So you’ve learnt the basics of Texas Hold-Em, played a few (hundred) hands and are now wondering how you can improve your game and increase your winnings. This handy tactics guide will help you expand your thinking in the areas where you can make the most gains initially.
Bet In Position – Never underestimate the importance of betting last
You get an idea of the strength of hand your opponents have before you commit any of your chips. Use position to spook other players with large bets, when previous betting in the round has been light or to fold if it looks like everyone is beating you.
Never Pay Out
It’s very tempting to call on the river when you have already committed chips with a modest hand. You may as well, right? No. If your opponents are still betting strongly, discretion is the better part of valour, so fold and keep your chips for better cards.
This is most effective when you have flopped a strong hand (let’s say 3 of a kind) but there is potential for a stronger hand on the board (flush or straight draw). Check and wait to see what everyone else is betting. Players with a top pair will want to bully potential flush or straight draw players out of the pot. Look for mid level betting and then hit them with a large raise when your turn comes. By representing the higher hand, you will force the top pair holders out. If someone is confident of making the flush or straight, they will re-raise you, giving you the chance to get out early before your set is beaten later in the hand for more money.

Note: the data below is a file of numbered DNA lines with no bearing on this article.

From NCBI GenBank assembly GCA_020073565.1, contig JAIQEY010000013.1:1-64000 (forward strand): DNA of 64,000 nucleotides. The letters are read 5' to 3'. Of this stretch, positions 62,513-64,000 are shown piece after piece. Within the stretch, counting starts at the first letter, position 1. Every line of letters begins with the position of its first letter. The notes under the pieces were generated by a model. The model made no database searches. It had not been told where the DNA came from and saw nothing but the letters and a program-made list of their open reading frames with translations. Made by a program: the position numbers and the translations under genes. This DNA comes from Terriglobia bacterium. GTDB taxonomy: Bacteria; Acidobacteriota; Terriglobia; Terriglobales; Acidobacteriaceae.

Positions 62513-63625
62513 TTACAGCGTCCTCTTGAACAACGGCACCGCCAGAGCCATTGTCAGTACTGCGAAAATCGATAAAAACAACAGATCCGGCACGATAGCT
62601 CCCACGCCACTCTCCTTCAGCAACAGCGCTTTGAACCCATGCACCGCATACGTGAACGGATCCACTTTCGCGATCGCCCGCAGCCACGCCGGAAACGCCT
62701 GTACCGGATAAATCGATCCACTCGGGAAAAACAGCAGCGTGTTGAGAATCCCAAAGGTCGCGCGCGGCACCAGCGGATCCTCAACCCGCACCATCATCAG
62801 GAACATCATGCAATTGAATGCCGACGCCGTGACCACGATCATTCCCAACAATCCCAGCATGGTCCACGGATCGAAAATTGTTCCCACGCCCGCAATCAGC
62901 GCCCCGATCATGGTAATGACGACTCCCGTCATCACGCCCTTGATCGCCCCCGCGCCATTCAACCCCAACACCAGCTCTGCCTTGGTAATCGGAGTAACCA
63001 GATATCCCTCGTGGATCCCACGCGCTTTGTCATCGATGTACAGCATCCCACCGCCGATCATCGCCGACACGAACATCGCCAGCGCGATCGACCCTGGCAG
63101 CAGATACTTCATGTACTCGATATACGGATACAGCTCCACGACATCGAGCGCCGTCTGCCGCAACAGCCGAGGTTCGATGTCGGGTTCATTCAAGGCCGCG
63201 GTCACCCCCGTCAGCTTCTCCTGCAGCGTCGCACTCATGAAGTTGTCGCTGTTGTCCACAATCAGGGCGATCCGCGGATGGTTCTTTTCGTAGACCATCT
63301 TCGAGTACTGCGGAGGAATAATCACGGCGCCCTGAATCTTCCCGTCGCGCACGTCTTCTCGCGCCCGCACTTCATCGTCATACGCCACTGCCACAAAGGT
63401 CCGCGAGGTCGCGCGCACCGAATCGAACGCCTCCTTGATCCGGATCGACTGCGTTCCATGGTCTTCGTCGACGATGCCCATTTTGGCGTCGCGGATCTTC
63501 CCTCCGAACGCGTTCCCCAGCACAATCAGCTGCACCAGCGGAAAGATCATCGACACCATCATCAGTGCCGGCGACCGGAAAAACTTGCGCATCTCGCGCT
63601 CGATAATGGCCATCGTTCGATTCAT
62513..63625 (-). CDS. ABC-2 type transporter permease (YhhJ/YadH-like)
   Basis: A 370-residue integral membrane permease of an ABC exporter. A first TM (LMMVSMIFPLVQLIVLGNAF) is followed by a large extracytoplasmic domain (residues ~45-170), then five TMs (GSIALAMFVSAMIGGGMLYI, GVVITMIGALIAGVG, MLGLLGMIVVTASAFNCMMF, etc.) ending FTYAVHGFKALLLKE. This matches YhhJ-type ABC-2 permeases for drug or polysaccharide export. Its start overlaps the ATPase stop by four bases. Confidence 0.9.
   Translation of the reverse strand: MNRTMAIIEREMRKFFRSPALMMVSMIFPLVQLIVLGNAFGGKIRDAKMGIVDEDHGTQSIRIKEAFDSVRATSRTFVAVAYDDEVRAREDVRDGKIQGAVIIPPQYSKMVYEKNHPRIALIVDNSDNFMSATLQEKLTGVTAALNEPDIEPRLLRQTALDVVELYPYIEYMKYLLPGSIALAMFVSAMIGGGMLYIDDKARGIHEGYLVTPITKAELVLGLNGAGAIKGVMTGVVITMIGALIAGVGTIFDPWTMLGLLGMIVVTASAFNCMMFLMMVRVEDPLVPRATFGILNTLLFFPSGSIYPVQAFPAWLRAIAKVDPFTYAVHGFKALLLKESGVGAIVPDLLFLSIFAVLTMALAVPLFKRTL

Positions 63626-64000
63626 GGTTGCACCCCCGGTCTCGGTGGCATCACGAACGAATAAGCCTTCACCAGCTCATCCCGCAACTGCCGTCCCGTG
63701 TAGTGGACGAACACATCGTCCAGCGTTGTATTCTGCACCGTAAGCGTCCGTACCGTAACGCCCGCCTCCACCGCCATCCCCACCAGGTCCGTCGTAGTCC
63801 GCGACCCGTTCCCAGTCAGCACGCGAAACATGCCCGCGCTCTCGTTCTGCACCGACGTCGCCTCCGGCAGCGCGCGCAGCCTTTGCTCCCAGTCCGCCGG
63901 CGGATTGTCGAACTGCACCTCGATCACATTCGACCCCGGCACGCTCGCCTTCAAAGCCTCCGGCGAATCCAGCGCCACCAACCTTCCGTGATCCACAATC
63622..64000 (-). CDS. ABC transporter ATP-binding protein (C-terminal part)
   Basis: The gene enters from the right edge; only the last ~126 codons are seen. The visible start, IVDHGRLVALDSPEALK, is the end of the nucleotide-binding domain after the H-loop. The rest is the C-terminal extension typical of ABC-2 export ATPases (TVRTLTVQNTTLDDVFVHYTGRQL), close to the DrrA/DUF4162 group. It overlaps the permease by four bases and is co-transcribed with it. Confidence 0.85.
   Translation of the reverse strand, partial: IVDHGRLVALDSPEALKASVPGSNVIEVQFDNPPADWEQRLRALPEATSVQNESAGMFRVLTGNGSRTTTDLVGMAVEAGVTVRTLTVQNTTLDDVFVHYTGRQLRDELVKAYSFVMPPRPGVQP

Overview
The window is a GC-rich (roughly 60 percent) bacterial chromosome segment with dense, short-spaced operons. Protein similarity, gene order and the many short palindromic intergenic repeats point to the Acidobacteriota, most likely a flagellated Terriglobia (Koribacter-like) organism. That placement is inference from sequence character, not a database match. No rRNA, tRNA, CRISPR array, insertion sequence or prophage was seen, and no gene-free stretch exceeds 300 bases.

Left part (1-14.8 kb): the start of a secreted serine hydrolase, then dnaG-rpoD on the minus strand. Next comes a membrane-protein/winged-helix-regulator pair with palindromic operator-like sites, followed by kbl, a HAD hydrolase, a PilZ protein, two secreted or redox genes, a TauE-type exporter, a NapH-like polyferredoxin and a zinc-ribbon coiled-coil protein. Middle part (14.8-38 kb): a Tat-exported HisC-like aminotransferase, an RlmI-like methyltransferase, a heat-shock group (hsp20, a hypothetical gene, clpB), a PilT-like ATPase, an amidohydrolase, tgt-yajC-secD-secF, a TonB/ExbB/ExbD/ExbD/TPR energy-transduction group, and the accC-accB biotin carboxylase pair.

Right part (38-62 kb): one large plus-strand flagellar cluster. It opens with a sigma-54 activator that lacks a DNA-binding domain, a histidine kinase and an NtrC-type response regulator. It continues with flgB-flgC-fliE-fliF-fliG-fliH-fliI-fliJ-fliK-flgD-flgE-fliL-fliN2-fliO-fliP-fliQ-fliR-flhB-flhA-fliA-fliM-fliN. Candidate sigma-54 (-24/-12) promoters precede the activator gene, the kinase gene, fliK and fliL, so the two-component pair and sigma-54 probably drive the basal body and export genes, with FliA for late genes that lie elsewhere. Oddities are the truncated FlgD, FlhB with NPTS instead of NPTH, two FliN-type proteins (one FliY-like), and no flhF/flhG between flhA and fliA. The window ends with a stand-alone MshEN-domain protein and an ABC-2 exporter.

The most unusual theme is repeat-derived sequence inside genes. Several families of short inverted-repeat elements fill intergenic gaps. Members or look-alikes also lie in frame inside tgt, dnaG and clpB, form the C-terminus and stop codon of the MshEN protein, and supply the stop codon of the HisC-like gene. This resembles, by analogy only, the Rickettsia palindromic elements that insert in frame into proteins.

As per the previous section, re-raising is a vital tool to represent strength, whether you have it or not. This most ballsy of moves is best used when you are confident in you hand or you suspect the other player is bluffing.
Pretending your hand is stronger than it really is can help you to mop up pots where the hands are looking weak and the betting is small and non-committal. Some people have limped in and are just waiting for an excuse to fold.
Give it to them and steal the pot.
Never Limp In
Although we know it’s not ideal to limp into a hand, we are all guilty of trying to see the flop on the cheap. Limping in with weak hands just limits your possibilities further down the board and exposes you to big losses, if are emboldened by a few cards going your way in the later stages.
Limping in can be a useful strategy in the very early rounds of tournaments but in almost all other instances, can prove disastrous.
This is best done later in the hand, when you are confident that you have the best hand and your opponents are representing weaker hands. When a large bet may scare everyone into folding, placing a smallish bet encourages them to continue betting as the cost of the call will provide value (so they think) relative to the size of the pot.
If you’re really lucky, someone may see this as a sign of weakness and re-raise you.